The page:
We turned to a guest judge who knows paper records really, really well. Paul Palermo is the Director of Records Center Operations at the National Archives at Boston, MA, which provides storage for thousands of temporary Federal records.
Not all of the records created by the Federal Government are kept forever in the National Archives. The majority of Federal records—about 95%—are considered “temporary” and are kept for set periods of time. Paul and his team manage the lifecycle of these records. They store them, track them, pull them and send them back to the creating agency if they are needed, and put returned records back on the shelf. They also destroy nonpermanant records at the end of their lifecycle or make sure that other records go to the National Archives as permanent records. (You can read more about temporary records here).
Congratulations to Deirdre! Paul tore himself away from a busy job (see the paragraph above!) to choose your caption as the winner of last’s contest. Check your email for a code to use for a 15% discount at our eStore.
Like our guest judge, the ladies above worked in Massachusetts. Unfortunately, if they time traveled to the present day, most likely … [ Read all ]
Al Capone—the quintessential American gangster—headed the nation’s most notorious organized crime syndicate for more than a decade during Prohibition.
Through smuggling, bootlegging, and a variety of other criminal operations, his “Chicago Outfit” was able to dominate America’s illegal liquor trade throughout the 1920s. But did you know that Al Capone was never convicted of violating the National Prohibition Act?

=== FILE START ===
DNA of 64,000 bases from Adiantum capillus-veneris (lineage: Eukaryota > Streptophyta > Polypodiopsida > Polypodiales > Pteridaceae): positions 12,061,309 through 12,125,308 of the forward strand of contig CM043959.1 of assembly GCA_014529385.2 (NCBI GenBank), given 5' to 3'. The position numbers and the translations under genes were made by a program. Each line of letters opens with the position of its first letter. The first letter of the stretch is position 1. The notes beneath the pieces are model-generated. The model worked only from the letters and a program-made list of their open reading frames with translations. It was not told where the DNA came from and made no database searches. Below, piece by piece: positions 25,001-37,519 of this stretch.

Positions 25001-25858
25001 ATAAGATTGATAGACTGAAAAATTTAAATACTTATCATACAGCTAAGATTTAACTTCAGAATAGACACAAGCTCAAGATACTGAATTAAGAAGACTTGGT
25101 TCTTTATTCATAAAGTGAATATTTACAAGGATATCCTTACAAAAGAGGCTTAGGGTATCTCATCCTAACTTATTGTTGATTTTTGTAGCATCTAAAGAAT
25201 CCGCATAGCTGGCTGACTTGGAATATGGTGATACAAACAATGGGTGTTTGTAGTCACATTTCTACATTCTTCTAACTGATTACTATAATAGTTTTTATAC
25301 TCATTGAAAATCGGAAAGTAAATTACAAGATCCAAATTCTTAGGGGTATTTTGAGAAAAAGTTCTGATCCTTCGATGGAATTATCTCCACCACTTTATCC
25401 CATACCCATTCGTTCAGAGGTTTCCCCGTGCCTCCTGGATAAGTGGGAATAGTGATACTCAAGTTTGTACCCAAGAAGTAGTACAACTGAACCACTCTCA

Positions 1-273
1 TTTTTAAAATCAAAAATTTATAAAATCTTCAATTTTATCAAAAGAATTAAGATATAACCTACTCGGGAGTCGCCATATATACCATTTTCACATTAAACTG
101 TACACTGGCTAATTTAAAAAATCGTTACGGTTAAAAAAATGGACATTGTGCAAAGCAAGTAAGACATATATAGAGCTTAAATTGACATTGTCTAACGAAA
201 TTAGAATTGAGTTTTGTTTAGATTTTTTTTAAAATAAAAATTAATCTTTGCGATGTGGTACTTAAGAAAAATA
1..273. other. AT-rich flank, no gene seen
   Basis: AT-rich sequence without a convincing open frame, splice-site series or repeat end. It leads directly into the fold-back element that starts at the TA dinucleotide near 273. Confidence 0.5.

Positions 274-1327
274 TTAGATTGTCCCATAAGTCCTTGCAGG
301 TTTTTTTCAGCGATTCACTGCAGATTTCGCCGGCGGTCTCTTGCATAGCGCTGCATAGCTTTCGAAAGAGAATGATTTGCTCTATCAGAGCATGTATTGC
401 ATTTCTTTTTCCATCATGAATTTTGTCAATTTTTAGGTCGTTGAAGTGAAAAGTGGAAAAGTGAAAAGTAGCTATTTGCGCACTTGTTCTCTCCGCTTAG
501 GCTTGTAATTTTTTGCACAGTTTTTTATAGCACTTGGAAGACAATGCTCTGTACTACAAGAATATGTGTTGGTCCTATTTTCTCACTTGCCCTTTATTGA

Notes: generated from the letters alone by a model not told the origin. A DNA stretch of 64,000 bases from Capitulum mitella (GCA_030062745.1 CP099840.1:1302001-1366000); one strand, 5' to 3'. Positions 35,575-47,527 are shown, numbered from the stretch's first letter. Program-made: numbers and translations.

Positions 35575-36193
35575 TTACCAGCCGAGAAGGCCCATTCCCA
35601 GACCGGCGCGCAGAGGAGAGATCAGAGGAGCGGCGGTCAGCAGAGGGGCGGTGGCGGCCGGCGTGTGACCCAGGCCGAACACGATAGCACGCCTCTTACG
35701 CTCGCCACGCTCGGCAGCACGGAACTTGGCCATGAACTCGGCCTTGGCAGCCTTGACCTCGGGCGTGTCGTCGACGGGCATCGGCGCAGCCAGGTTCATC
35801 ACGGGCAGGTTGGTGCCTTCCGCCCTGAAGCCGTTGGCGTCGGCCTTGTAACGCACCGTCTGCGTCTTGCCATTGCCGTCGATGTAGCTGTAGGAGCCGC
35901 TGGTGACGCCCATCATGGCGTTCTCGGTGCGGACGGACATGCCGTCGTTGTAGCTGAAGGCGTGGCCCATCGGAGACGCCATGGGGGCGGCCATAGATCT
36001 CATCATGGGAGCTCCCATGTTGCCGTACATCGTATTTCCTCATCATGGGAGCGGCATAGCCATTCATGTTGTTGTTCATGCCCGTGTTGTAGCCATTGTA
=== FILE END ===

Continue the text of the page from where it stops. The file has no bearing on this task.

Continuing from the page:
In 1931, Capone was indicted for income tax evasion for 1925-1929. Despite his immense wealth, he had never paid taxes or purchased any assets in his own name.
So when the Internal Revenue Service’s Special Intelligence Unit uncovered cash receipts from a gambling operation linked to Capone, the evidence served as the foundation for a Federal case. The prosecution charged that he owed over $200,000 in unpaid taxes stemming from gambling profits.
Unable to strike a plea bargain with prosecutors, Capone attempted to bribe jury members. The presiding judge, however, responded by quietly changing the jury panel prior to the trial.
On October 18, 1931, Capone was found guilty on five counts of tax evasion. A month later he was sentenced to 11 years in Federal prison, fined $50,000, charged $7,692 for court costs, and ordered to pay his back taxes plus interest.
Following seven and a half years in prison (four and a half spent on Alcatraz), Al Capone was released in 1939. His incarceration … [ Read all ]
Posted by Gregory Marose on July 26, 2011, under Myth or History, Unusual documents.
Tags: Al Capone, Alcatraz, IRS, National Archives at Chicago, National Prohibition Act, Prohibition, tax evasion